Coalition government is ‘anti-book’
The coalition government is anti-book, a leader article in the Bookseller has concluded.
The magazine said that library closures, tuition fees and Arts Council cuts made for a “horrible contrast” with Labour’s “bookfriendly” record.
“Gordon Brown was the most bibliophile leader since Churchill, while Blair was no slouch
with the pen himself,” it said.
“The current administration is proving a horrible contrast. The library sector has been
thrown into turmoil as local councils have been forced into deep cuts after their central government funding was reduced.
“Up to a third of the nation’s libraries are expected to shut. This is a rate of closure unprecedented in the long history of the public library service in this country.”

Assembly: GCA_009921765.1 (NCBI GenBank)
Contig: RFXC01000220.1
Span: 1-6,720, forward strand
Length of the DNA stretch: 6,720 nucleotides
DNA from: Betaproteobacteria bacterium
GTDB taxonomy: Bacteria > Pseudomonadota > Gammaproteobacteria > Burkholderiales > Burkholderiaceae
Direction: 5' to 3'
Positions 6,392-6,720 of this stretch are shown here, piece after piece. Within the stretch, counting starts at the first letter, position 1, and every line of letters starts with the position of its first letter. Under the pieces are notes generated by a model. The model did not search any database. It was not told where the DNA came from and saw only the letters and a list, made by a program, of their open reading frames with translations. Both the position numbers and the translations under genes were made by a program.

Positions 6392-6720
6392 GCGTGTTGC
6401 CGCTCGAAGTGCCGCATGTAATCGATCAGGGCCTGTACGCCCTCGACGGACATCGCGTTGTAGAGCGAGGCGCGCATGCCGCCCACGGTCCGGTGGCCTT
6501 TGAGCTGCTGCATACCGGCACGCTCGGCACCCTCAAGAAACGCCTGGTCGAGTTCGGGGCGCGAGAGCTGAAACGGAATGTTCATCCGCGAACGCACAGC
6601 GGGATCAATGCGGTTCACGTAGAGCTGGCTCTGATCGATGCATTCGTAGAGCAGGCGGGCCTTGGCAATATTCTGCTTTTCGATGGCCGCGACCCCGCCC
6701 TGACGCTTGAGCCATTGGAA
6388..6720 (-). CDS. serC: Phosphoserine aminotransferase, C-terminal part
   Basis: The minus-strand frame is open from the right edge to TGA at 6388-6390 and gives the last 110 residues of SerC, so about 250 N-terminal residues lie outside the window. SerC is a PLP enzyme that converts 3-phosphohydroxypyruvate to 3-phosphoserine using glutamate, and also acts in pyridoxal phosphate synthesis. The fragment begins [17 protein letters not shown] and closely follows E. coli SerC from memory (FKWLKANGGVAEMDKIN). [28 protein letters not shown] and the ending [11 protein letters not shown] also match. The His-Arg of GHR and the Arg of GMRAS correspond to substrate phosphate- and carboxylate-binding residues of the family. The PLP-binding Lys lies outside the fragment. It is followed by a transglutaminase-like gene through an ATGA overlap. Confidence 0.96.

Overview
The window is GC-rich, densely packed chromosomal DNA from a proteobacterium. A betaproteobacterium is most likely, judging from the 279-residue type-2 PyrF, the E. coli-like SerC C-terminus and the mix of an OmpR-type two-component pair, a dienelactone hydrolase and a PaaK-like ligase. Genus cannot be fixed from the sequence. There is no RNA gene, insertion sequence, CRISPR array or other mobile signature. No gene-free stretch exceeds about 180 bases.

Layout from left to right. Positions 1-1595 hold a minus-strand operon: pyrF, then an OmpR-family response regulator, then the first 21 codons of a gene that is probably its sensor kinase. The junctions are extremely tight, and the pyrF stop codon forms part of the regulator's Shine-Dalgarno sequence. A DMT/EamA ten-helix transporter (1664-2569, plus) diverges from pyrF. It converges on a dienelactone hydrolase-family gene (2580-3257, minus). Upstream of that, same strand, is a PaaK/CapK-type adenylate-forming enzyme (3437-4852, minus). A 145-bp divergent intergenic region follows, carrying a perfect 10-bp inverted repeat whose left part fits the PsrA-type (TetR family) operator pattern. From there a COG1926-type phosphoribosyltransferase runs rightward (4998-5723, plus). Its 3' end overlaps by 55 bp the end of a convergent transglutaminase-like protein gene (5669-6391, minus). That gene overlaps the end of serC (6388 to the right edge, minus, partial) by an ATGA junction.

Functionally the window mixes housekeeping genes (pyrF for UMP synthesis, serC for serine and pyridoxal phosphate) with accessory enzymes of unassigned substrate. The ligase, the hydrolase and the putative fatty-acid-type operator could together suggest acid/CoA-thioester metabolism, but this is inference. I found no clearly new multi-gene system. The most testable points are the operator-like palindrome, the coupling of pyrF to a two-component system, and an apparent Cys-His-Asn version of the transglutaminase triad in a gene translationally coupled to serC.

The magazine argued that tuition fees would deter many students from attending university and then deprive them of extra money to buy books if they do take the plunge.
It also raised the targeting of the Arts Council for spending cuts and the closure of the Poetry Book Society as areas of concern.
“The thrust of this government is clear and it is anti-book,” the article concluded.
Celebrated playwright Alan Bennett recently joined Zadie Smith and Philip Pullman to try and save the Kensal Rise library in London – part of a nationwide effort to stop local councils from shutting down library services in a bid to reduce costs.